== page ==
Restore CET's pristine form

Two things are worth noting: First, the Karnataka CET is rated as one of the best entrance examinations conducted across the country. Second, and more important, a government department has set high standards in terms of quality, objectivity and transparency, thereby destroying the myth that quality can be ensured only by the private sector.



If we carefully analyse the path trodden by Karnataka CET, we observe two notable trends:

a. Process of consolidation by bringing in systemic changes over a period of time.
b. The attempts of private management lobby in a very subtle manner to scuttle the progress.

Some may feel that I am a little unfair to private managements who have equally contributed for qualitative upgradation of professional education in Karnataka. But it is obvious that they have consistently made inroads in slightly weakening the system.

Concept of inclusiveness

The evolution of CET was based on the concept of inclusiveness. However, COMED-K was successful in diluting the process by conducting a separate entrance examination in the last few years. They were also successful in pressurising the government in getting concessions with regard to prescribing fee structure.

It is a welcome move if Government of Karnataka is contemplating to have a single common entrance test. Everyone wants CET back in its pristine form. Like AIEEE / IIT-JEE, a single examination may be conducted for all professional colleges, including deemed universities. This would certainly save the students from the ordeal of taking different examinations with different perceptions.

If a single entrance test is held, 50% of the seats in private colleges (earlier called  COMED-K seats) should be reserved for Karnataka students. Otherwise a major chunk of seats will be grabbed by students of other states.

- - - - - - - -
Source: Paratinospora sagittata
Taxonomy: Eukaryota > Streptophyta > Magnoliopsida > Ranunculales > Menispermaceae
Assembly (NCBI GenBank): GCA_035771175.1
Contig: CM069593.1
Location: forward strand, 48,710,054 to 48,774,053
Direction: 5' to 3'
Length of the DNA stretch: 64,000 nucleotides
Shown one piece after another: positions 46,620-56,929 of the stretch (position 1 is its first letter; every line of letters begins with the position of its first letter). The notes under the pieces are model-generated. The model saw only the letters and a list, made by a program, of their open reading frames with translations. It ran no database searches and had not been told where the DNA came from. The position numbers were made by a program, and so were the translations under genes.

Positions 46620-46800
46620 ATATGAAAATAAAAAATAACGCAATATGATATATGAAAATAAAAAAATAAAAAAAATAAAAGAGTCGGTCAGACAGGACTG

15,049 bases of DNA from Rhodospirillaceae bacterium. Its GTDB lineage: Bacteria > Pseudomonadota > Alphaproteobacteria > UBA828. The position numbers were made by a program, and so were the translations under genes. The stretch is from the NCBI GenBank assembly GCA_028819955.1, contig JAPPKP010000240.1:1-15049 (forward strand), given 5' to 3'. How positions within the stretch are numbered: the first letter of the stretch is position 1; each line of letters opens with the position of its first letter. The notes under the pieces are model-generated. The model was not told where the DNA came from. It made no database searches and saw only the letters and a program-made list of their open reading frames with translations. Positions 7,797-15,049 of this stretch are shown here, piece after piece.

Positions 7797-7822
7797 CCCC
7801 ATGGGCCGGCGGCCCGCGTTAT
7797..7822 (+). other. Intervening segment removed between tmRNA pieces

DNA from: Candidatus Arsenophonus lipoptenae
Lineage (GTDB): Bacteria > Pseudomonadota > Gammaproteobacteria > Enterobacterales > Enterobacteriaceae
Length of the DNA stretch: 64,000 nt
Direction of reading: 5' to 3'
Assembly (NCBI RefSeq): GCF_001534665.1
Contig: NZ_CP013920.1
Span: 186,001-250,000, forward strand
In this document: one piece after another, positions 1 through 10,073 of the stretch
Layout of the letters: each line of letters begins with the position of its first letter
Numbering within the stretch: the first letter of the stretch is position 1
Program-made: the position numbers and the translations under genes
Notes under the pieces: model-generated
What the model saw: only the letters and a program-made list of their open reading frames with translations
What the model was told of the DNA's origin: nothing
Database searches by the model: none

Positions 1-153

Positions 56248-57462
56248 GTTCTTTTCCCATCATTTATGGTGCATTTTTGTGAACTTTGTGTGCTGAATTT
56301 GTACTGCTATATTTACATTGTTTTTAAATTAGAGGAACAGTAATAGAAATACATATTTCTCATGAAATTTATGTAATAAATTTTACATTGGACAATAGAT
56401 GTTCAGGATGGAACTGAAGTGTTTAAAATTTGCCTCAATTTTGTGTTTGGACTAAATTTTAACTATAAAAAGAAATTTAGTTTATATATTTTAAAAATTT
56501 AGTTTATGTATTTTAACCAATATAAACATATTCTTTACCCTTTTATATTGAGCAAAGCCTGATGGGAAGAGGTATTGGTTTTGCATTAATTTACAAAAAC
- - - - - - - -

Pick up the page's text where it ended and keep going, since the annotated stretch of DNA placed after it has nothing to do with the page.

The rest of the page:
CET can be conducted on two days as at present. There is also a view that two examinations can be conducted on the first day. Leave a gap of one day (this day may be utilised for other subjects). Remaining examinations can be conducted on the third day. This would relieve the students from the severe stress of preparing for too many subjects. However, the only inconvenience would be an extra day of stay for outsiders. They may not mind this.

With regard to the fee structure, although government rate is reasonable, management (payment!) seat is exorbitant. There seems to be no correlation between the government rate and management rate. In my view, a ratio of 1:3 looks very reasonable.

Mangalore centre

It is quite laudable that counselling process has been taken beyond Bangalore. In addition to Hubli and Gulbarga, Mangalore could be an additional centre. It takes care of regional needs of all parts of Karnataka. The government deserves our kudos if it can resist the bullying tactics. They can take the public support for granted.

(The writer is President of Federation of University & College Teachers Associations in Karnataka.)

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